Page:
The Houston Astros still employ multiple people who were involved in the illegal sign-stealing scheme that was uncovered last offseason, former general manager Jeff Luhnow said to Houston’s KPRC-TV in his first interview since being fired in January.
Luhnow sat down for a 37-minute interview that aired Monday, revealing his sentiments toward the organization that let him go despite his insistence that he wasn’t involved in the plot.
“The people who were involved that didn’t leave naturally to go to other teams are all still employed by the Astros,” Luhnow said. “In fact, one of the people who was intimately involved, I had demoted from a position in the clubhouse to a position somewhere else. After I was fired, he was promoted back into the clubhouse. So none of those people faced any repercussions. They weren’t discussed in the report but the evidence is all there that they were involved.”
Commissioner Rob Manfred led an investigation into the Astros, which resulted in the one-year suspensions of Luhnow and manager A.J. Hinch, $5 million in fines levied on the organization and the losses of consecutive first- and second-round draft picks. Though neither Luhnow nor Hinch were found to have participated in the scheme, both of them got the ax from owner Jim Crane anyway.
According to Luhnow, he obtained access to 22,000 text messages between his employees that indicated he wasn’t involved in the implementation of the codebreaker system that was used to decode opposing catchers’ signs.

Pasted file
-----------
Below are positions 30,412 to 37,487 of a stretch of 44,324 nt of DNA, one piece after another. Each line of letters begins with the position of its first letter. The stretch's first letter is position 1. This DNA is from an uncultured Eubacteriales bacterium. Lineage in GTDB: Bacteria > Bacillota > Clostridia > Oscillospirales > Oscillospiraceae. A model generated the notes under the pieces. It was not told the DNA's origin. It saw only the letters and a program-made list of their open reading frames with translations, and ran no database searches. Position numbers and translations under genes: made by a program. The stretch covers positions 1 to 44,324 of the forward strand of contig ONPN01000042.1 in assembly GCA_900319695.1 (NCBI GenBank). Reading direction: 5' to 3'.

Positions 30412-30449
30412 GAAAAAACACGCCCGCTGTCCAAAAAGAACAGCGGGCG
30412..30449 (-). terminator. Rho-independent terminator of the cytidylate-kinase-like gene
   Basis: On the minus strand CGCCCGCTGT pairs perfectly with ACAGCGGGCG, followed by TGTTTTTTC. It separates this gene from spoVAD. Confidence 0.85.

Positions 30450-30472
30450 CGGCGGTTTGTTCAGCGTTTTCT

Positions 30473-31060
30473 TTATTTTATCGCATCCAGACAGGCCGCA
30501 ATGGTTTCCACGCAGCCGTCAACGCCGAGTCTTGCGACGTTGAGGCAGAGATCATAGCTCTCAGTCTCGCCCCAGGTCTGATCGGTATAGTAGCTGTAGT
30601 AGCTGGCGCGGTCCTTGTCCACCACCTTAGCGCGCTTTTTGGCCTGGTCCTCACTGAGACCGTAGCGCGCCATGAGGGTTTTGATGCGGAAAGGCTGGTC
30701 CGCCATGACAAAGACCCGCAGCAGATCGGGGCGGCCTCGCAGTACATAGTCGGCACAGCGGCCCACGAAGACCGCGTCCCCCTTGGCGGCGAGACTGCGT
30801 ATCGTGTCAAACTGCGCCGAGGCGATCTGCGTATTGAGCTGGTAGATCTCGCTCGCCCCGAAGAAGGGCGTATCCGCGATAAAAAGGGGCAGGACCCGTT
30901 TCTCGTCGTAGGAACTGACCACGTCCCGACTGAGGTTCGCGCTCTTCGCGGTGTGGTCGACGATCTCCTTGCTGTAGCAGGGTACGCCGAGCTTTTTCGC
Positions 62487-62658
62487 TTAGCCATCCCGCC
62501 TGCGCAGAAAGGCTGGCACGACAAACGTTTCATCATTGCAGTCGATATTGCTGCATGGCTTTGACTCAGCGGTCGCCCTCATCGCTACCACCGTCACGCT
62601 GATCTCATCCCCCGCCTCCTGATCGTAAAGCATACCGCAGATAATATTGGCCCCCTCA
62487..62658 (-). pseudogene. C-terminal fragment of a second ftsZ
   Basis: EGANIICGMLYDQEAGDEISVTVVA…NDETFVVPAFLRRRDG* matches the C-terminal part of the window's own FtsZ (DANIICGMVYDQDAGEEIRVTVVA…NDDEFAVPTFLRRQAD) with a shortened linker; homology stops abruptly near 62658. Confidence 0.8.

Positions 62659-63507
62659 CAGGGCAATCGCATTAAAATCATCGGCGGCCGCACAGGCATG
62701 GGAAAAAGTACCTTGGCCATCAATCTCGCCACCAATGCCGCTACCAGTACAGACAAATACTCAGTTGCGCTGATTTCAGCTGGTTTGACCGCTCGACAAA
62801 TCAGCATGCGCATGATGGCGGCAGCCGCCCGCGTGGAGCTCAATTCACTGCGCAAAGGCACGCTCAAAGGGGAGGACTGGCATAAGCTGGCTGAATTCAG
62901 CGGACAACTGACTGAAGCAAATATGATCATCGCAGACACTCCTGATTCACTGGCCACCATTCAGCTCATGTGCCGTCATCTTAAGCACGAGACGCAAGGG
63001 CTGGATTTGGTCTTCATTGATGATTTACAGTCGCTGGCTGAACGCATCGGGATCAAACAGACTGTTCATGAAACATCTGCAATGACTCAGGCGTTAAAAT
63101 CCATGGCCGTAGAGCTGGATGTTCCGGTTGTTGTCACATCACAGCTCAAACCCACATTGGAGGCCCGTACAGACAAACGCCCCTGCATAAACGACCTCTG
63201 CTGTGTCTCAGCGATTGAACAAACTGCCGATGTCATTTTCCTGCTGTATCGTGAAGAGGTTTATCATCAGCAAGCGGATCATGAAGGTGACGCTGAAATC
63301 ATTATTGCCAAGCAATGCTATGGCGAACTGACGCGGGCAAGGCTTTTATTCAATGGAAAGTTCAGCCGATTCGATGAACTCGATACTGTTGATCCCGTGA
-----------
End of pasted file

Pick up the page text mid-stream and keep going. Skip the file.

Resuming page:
“They were communicating signs, and this was to coaches, to people in the video room,” Luhnow said. “It’s all there in black and white. And what’s also clear from it is who’s not involved. I’m not implicated. I’m not in any of those text messages. In fact, there’s a few text messages where they say, ‘Don’t tell Jeff.’ So, it’s pretty clear that I wasn’t involved from that. But it’s also clear who was involved and how often it happened, and the extent to which it happened.
“It’s pretty clear who was involved in the video decoding scheme, when it started, how often it happened, and basically when it ended. And it’s also pretty clear who was not involved. And I don’t know why that information, that evidence, wasn’t discussed in the ruling, wasn’t used.”
Luhnow’s suspension will be up after the conclusion of the World Series. He will be free to sign with any team, though it’s unclear what the level of interest will be in the former executive.